#Aozora Bunko jukugo frequency by kanji
Here you can find, for each kanji, the compound words (or jukugo 熟語) in which it appears in the Aozora Bunko digital library collection of texts, and the frequency of each of these words.
► View table in your browser ► Download data for Windows (.7z, UTF-16 text files with CRLF line endings) ► Download data for Mac/Unix/Linux (.tar.bz2, UTF-8 text files with LF line endings)
Beginner or intermediate learners of Japanese can use this data to optimize their studies by learning the most common words. That being said, (a) there already exists lists of common words, sometimes sorted by frequency, and (b) the source I used, Aozora Bunko, make the data skewed for common kanji as it includes mostly old books which don’t always reflect the contemporary usage of words in everyday contexts (conversation, news, contemporary novels…).
Advanced learners of Japanese, maybe even natives, who are learning rare kanji are more likely to find this data useful. Let’s take an example. Say you encounter the kanji 耆 and decide to learn its meanings and the words in which it is found. In this case, Japanese-English dictionaries such as the widely-used EDICT won’t be of much use since they naturally include no or few word entries for rare kanji. You can use an online monolingual Japanese dictionary such as Kotobank, but you will find more than 60 entries with 耆 in them and no information about their respective frequencies is available. Instead, by looking at the data I provide here, you will see that the kanji 耆 appears in 14 different jukugo in the Aozora Bunko, the most common ones being 伯耆, 耆宿 and 耆婆.
Sources and methodology
The 14,000+ text files of the Aozora Bunko digital library were used for the corpus.
A large list of word entries was made by combining the EDICT dictionary, a list of yojijukugo extracted from 四字熟語辞典 ONLINE, a list of entries from the Dai Kan-Wa Jiten and a list of entries from the Hanyu Da Cidian, the last two made available by the Kanji Database Project.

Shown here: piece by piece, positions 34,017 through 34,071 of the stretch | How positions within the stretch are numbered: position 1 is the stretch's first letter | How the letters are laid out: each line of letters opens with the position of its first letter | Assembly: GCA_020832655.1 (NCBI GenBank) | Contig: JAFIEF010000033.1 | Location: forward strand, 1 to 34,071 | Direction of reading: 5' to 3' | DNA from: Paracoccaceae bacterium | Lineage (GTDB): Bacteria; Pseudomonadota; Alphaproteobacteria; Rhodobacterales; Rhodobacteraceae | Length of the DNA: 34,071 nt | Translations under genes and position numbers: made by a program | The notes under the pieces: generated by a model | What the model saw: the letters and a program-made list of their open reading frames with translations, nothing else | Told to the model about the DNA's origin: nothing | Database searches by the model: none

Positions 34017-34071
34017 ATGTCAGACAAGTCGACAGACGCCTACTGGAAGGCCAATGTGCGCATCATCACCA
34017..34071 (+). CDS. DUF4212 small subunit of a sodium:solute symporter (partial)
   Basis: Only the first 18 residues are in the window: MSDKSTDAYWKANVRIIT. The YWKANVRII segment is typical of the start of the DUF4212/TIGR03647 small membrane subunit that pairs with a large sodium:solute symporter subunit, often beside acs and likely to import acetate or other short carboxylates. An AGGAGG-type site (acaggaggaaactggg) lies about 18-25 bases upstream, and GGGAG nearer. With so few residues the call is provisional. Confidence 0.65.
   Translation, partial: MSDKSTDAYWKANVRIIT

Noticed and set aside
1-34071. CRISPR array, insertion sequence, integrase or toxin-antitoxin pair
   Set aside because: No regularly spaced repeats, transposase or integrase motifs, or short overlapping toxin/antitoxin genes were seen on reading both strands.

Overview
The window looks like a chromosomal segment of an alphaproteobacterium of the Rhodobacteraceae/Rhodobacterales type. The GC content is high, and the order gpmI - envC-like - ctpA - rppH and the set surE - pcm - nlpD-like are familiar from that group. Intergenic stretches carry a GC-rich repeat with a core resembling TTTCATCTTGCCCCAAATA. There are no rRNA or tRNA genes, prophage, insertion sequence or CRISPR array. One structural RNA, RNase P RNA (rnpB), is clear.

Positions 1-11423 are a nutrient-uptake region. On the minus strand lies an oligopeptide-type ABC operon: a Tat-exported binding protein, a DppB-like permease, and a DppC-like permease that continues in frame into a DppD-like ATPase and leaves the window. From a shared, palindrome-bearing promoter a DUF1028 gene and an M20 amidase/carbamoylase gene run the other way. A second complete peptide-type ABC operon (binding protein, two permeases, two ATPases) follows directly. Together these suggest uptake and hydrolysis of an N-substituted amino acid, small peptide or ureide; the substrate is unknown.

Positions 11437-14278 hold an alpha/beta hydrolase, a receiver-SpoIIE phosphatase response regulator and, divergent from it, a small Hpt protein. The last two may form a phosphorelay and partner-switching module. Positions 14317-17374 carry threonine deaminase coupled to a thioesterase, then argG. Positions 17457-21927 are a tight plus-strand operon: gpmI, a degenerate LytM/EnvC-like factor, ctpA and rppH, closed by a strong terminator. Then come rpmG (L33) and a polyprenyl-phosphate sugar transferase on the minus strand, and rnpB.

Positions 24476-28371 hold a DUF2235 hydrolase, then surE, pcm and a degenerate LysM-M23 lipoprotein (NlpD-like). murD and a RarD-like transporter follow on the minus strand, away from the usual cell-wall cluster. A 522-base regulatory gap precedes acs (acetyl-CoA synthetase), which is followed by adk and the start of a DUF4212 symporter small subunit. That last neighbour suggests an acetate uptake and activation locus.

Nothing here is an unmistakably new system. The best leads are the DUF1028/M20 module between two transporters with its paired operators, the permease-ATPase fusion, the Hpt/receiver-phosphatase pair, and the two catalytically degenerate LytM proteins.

I made a script which performs the following steps:
For each kanji found in the corpus (including kanji outside the JIS X 0208 set), it searches for all sequences of one or more kanji (々 and 〆 were considered valid kanji) containing that kanji. Occurrences of 々 and 々々 are expanded into kanji appropriately so as not to miss out any jukugo (for many jukugo with repeated kanji, the dictionaries used include both an entry with 々 and an entry without, but not systematically).
For each sequence, the script looks for the longest substring which can be found in the dictionary entries.
Statistics are computed using the number of texts in which a word is found rather than by counting the total number of occurrences of the a in the whole corpus. This methodology is similar to the one I used in this project where I explain why it gives more representative results.
Jukugo which are absent from the dictionary entries are not reported in the data since the software has no way of knowing whether it encountered a legitimate jukugo or merely a juxtaposition of several words (e.g. when two or more nouns are combined together to form a new noun, or when a jukugo is used as an adverb).
Sometimes a compound word can be either a Sino-Japanese jukugo read in on’yomi, or a native Japanese word read in kun’yomi and sometimes accompanied with okurigana. For example, 蹌踉 can either be a taru-adjective or to-adverb of Chinese origin read そうろう, or the root of a Japanese verb whose dictionary form is 蹌踉めく and which is read よろめく. Keep in mind that the program I wrote doesn’t parse kana and doesn’t try to disambiguate kanji readings. Consequently, occurrences of 蹌踉 read そうろう and 蹌踉 read よろ aren’t distinguished and are grouped together in the statistics. So if you look at the data for kanji 蹌, the line corresponding to 蹌踉 refers to all occurrences of 蹌踉 in the corpus, whatever their respective readings is.
Due to the parsing method used and to the imperfect nature of Chinese characters word segmentation algorithms, there is a small (negligible but non-zero) number of false positives and missed out words.